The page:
A recent review concluded that until now there was no robust data supporting the pedagogical effectiveness of technology for 3D visualisation, making an assessment of this technology desirable. At Virtalis we felt we knew the answer, but we wanted to know for sure…
Understanding the molecular nature of pharmaceutical interactions requires an appreciation of the 3D structure of both molecules, and their relative orientation when they bind. Keele University investigated whether introducing students to these concepts using a 3D representation of drug-receptor interactions improved their understanding. Keele has an ActiveCube and uses our VR-enabled PyMOL software.
The overarching intended learning outcome of the teaching session was to increase students’ ability to explain the molecular basis of the interaction between drugs and their targets, as well as mechanisms by which proteins carry out their biological function.
The students were randomly assigned to one of two groups and both given similar presentations to meet these VR learning outcomes. In both cases, the structures (-adrenoceptor bound to various ligands, the Na+K+-ATPase bound to ouabain and the nicotinic acetylcholine receptor) were presented using PyMOL. The presentation was given to half of the students in a lecture theatre using a 2D projection of PyMOL (“2D group”, 49 students) whereas the other group of students saw the same presentation but in 3D in the ActiveCube (“3D group”, 40 students) in five groups of eight.
The ability of the two groups of students to solve problems that required consideration of molecular interactions in 3D was then compared.
The Results were Impressive
The group which had been exposed to the teaching presentation in 3D performed significantly better in the test than the group which had viewed the teaching presentation in 2D. The enthusiasm for the subject demonstrated by the students exposed to the 3D virtual environment was also increased. We, at Virtalis, are not surprised, but it is gratifying to having our beliefs confirmed formally.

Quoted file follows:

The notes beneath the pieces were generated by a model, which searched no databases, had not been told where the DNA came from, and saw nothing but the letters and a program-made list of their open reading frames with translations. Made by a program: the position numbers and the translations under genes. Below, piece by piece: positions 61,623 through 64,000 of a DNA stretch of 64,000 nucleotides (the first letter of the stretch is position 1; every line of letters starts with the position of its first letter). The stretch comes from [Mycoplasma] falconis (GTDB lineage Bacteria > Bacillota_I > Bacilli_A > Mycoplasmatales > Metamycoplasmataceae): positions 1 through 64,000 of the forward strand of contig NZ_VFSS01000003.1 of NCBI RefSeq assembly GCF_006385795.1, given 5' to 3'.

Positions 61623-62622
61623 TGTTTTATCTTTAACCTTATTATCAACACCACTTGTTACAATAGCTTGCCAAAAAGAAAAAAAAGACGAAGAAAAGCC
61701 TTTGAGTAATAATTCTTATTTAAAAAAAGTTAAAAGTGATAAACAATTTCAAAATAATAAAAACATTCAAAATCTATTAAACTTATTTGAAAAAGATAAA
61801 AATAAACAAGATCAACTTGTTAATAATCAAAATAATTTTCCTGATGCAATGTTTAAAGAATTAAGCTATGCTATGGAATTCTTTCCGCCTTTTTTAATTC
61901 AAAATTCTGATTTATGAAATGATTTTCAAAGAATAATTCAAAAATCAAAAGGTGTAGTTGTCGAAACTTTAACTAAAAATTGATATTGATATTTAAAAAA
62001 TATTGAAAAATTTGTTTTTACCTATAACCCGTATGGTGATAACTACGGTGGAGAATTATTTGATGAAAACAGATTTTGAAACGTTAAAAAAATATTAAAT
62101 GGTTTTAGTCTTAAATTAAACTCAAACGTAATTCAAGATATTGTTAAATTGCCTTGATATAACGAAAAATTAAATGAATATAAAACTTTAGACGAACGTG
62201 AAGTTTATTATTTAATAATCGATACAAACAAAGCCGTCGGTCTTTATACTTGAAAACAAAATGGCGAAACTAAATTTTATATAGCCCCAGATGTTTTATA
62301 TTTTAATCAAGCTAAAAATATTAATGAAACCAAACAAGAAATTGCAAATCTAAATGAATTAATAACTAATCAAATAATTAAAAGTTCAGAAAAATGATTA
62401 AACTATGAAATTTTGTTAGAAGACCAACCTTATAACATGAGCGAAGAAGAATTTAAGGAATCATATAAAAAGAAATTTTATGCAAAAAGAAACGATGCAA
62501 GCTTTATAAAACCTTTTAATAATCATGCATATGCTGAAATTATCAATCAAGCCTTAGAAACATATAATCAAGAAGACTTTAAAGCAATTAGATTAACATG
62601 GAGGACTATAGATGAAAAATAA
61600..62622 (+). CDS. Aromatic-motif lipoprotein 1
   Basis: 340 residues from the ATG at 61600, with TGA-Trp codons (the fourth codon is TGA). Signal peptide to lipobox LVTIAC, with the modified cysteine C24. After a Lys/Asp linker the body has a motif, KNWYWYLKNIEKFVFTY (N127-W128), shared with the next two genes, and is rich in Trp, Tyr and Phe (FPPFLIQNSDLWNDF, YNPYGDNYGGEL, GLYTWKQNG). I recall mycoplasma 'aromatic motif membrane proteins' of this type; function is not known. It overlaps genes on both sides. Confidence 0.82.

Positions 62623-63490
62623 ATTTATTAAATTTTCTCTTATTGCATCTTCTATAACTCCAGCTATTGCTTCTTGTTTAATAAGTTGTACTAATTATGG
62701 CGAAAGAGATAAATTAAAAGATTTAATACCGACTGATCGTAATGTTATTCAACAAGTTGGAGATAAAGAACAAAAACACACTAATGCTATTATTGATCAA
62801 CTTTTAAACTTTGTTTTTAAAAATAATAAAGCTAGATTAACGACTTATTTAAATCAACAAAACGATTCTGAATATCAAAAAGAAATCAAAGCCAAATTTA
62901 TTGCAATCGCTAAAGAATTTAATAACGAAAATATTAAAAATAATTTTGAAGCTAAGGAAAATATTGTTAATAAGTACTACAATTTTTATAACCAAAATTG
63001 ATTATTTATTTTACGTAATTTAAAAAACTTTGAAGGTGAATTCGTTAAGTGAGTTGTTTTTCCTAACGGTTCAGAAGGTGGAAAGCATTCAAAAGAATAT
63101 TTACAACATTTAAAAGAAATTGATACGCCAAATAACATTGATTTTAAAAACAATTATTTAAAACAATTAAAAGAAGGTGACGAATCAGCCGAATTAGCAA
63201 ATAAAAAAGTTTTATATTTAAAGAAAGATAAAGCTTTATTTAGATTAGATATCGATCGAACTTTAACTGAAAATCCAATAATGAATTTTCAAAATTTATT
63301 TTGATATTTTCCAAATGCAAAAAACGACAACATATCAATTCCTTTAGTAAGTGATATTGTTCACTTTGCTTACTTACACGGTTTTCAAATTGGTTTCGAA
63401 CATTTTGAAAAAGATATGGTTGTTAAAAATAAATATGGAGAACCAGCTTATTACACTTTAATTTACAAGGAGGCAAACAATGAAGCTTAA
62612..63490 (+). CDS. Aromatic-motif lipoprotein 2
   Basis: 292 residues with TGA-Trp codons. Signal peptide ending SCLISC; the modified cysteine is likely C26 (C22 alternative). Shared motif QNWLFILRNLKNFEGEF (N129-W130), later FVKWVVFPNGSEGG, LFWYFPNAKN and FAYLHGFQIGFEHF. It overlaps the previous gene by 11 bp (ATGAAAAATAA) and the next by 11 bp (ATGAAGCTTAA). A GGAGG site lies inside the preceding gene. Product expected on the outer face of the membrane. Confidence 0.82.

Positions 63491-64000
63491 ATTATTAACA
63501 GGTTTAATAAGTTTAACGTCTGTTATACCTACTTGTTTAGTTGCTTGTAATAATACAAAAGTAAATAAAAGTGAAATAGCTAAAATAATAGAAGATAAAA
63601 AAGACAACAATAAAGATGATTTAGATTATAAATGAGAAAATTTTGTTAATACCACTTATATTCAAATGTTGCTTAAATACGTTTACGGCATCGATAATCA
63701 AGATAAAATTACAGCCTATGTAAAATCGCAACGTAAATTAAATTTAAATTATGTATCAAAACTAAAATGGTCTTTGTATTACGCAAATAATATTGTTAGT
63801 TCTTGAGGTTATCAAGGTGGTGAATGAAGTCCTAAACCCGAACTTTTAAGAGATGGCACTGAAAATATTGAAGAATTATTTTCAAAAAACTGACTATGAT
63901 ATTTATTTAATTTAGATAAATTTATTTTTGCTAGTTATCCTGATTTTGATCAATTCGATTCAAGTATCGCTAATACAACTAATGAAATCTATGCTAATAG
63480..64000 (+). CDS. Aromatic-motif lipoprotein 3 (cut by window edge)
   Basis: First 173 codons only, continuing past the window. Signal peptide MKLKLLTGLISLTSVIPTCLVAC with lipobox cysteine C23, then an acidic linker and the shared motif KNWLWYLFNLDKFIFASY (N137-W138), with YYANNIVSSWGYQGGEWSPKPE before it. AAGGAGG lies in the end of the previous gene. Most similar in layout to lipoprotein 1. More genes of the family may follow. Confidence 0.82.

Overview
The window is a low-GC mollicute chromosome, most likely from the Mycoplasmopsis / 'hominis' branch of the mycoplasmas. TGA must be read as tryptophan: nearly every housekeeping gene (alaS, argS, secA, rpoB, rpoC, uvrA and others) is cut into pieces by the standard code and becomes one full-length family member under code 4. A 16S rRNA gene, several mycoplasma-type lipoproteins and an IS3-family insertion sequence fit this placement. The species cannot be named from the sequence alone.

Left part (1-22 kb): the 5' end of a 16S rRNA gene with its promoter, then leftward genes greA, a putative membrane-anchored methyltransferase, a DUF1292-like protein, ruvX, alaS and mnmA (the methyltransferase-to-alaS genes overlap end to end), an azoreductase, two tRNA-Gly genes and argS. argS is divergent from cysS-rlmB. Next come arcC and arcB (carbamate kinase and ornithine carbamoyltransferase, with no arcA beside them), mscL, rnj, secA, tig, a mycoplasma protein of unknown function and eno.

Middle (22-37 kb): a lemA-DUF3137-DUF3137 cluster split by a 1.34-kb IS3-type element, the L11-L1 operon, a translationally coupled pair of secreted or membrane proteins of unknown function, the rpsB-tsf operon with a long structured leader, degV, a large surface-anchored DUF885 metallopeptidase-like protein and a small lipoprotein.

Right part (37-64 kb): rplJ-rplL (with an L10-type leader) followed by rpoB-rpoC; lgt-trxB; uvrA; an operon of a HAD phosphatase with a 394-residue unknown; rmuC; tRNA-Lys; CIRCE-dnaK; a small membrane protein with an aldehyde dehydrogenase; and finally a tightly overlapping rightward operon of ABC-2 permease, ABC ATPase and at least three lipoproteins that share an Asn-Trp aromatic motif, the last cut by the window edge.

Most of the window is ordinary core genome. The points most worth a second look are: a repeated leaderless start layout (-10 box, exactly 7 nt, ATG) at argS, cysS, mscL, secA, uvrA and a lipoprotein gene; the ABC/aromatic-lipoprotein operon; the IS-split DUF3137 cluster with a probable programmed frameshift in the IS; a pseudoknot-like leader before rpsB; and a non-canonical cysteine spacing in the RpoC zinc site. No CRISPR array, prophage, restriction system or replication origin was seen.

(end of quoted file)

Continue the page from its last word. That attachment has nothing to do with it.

To Keele’s knowledge, this study represents the first analytical demonstration that 3D presentation of drug-receptor interactions improves student learning.
Students were provided with a teaching presentation in 2D (“2D”, 49 students) or 3D (“3D”, 40 students). Following the teaching sessions, students took a test comprising 10 questions to evaluate their ability to solve problems requiring analytical thinking in three dimensions. The chart shows the percentage of students from each group that obtained the correct answer for each question. Comparison of the results from the 2D and 3D groups showed that students who experienced the 3D teaching presentation performed better in the analytical test (Mann-Whitney test, P < 0.05). The groups were otherwise academically closely matched.
Students were asked to complete a questionnaire indicating whether using the ActiveCube had improved their understanding of drug-receptor interactions, the function of receptors, transporters, enzymes and transcription factors; whether the ActiveCube had increased their enthusiasm for the course; whether they enjoyed the visit to the ActiveCube and whether they felt confident that they could apply what they had learned to other drugs or drug targets. The chart shows the students response (mean ± S.D.) for each question. Of 89 students, a total of 68 (76%) completed the questionnaire and there were no missing data for any question.